New OnCue station waiting on permit approval

Scott Minton / Photo Provided

Construction equipment is preparing a site and leveling dirt June 26 about 100 days into the project, prior to an expected six-month compaction period before building construction begins in early 2020.

A gas station building site at Classen Boulevard and Highway 9 in Norman is still on track, according to OnCue officials.

President Laura Griffith Aufleger said the Classen and Highway 9 location will look similar to a new prototype store that's opening next month at 178th Street and Western Avenue in Oklahoma City.

The building will include about eight to 12 fueling stations, parking, a grill seating area, a kitchen and an extended coffee bar that includes fresh bean-to-cup coffee, said Scott Minton, director of business development. The full grill will offer food fresh and made to order.

He said the Classen location will include about 9,000 square feet and had to expand from an earlier size estimate so the project could be 400 feet long.

“A minor tweak can have a major impact on size,” Aufleger said.

Minton said it may appear that work is standing still on the project, but a numerous trees had to be removed, and it takes four to six months for the dirt to properly compact prior to construction. After about four months of compacting, the company is now ready to move forward as soon as a building permit is approved by the city's planning department.

Aufleger is hoping the permit will be approved by early February.

Aufleger said the project required a significant amount of dirt work, which was done by a development company. Now, the project has been fully turned over to OnCue. The anticipated opening date is late fall, dependent on weather conditions.

Minton said the company started the early stages of the project in 2018, including acquiring initial building permits, and dirt work started in 2019.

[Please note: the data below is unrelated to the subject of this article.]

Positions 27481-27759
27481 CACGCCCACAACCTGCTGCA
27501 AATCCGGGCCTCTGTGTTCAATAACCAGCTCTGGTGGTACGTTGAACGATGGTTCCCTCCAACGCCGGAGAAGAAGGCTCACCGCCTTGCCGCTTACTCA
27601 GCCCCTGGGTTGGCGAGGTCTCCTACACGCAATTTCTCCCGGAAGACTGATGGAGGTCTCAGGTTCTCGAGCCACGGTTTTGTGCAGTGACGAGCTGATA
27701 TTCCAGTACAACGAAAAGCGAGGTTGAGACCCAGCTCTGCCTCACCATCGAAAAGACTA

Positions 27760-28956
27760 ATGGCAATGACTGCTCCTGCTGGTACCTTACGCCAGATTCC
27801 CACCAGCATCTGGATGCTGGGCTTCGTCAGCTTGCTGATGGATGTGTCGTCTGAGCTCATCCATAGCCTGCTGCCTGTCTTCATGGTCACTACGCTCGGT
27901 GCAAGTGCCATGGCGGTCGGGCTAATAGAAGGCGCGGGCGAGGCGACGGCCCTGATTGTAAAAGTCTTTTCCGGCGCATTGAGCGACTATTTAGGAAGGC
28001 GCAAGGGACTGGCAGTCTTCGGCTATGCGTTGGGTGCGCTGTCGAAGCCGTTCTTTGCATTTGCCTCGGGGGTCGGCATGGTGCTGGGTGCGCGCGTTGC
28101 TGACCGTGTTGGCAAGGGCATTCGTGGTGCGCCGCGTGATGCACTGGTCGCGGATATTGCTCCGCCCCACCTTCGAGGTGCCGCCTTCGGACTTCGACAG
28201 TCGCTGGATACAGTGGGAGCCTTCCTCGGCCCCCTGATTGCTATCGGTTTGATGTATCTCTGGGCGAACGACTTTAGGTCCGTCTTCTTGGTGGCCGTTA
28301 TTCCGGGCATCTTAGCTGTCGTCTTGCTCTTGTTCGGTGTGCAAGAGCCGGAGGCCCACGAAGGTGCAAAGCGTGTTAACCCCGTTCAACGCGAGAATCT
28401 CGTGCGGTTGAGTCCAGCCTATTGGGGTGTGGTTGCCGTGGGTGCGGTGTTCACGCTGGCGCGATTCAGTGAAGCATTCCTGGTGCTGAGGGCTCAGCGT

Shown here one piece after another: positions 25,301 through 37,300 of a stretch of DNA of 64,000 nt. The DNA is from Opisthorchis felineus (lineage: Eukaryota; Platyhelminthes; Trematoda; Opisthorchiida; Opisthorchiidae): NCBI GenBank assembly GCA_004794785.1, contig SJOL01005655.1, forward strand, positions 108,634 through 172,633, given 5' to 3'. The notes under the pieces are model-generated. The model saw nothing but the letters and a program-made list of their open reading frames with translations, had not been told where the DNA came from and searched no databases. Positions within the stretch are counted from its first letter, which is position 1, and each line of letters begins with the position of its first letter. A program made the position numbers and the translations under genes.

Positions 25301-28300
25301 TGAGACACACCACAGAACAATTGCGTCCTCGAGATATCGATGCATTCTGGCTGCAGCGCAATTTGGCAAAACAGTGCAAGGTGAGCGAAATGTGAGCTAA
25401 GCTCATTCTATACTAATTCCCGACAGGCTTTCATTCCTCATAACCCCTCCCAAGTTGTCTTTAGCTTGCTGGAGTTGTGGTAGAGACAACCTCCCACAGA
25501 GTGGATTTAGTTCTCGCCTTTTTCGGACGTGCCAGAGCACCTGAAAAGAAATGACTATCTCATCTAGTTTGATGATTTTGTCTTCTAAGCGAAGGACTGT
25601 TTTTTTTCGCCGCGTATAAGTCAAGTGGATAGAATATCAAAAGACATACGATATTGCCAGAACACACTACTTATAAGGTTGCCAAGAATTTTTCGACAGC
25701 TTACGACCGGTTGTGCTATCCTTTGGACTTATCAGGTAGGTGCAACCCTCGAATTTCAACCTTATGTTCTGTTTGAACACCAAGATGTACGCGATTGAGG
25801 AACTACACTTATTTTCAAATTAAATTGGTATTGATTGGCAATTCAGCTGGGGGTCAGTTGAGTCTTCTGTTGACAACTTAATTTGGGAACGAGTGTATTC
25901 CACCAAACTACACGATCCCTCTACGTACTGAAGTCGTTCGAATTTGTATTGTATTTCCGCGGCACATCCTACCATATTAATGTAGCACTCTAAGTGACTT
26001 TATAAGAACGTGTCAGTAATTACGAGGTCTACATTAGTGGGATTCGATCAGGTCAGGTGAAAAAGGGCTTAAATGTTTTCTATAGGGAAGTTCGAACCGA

He said the property they purchased had a small dilapidated building overrun with trees on it, so the dirtwork phase of the project took more time than expected. OnCue purchased additional land, in case the project grew past initial plans, so OnCue could lease out any property they don't use to companies that move next to the new station.

Aufleger said the cost of the project is too hard to estimate at this time because a lot of moving parts are involved, but it's a significant investment.

Aufleger said OnCue has two stores currently open in Norman and is working on two new projects in Norman. Another location on West Lindsey and 24th Avenue Southwest, located near Interstate 35, will be similar to the Classen location and is about one month behind that project.

Minton said the new prototype stores are 25 to 30% larger than older OnCue locations.

OnCue has its own subcontracted construction crews, he said, and both locations are set to be constructed at the same time with two crews.

Aufleger's grandfather started the business in 1966, although it wasn't originally named OnCue. Over the years, the company has had many name changes, becoming OnCue in 2004 as part of a rebranding effort. Company headquarters are in Stillwater. An Oklahoma City location was added in 2006, and now a satellite office is housed in the city, as well.

She said the company has about 1,200 employees in Oklahoma.

Minton said the timeline thus far for the Classen project hasn't been atypical compared to previous construction projects, and the company doesn't want to cut any corners.

So far, OnCue staff hasn't had too many problems working with Norman city staff, he said.

The property on Classen and Highway 9 had to be rezoned as C-2 zoning, which the Norman City Council approved last year.

Aufleger said OnCue strives to offer positive service and a safe environment to its patrons. With the new prototype stores, now there's an added benefit of different coffee offerings.

Minton said OnCue offers top-tier gas and the best coffee offerings in the state.

They also have been upgrading coffee offerings at some existing locations, he said, but it takes time to retrofit the stores and can require running new lines and drains.

“There's quite a bit involved in making it look clean and attractive,” he said.

Aufleger said sometimes a retrofit involves expanding the front of a store.

Another addition OnCue is seeking is offering alcoholic beverages made in Oklahoma breweries.

For more information about OnCue, visit

Jamie Berry

Follow me @JamieStitches13

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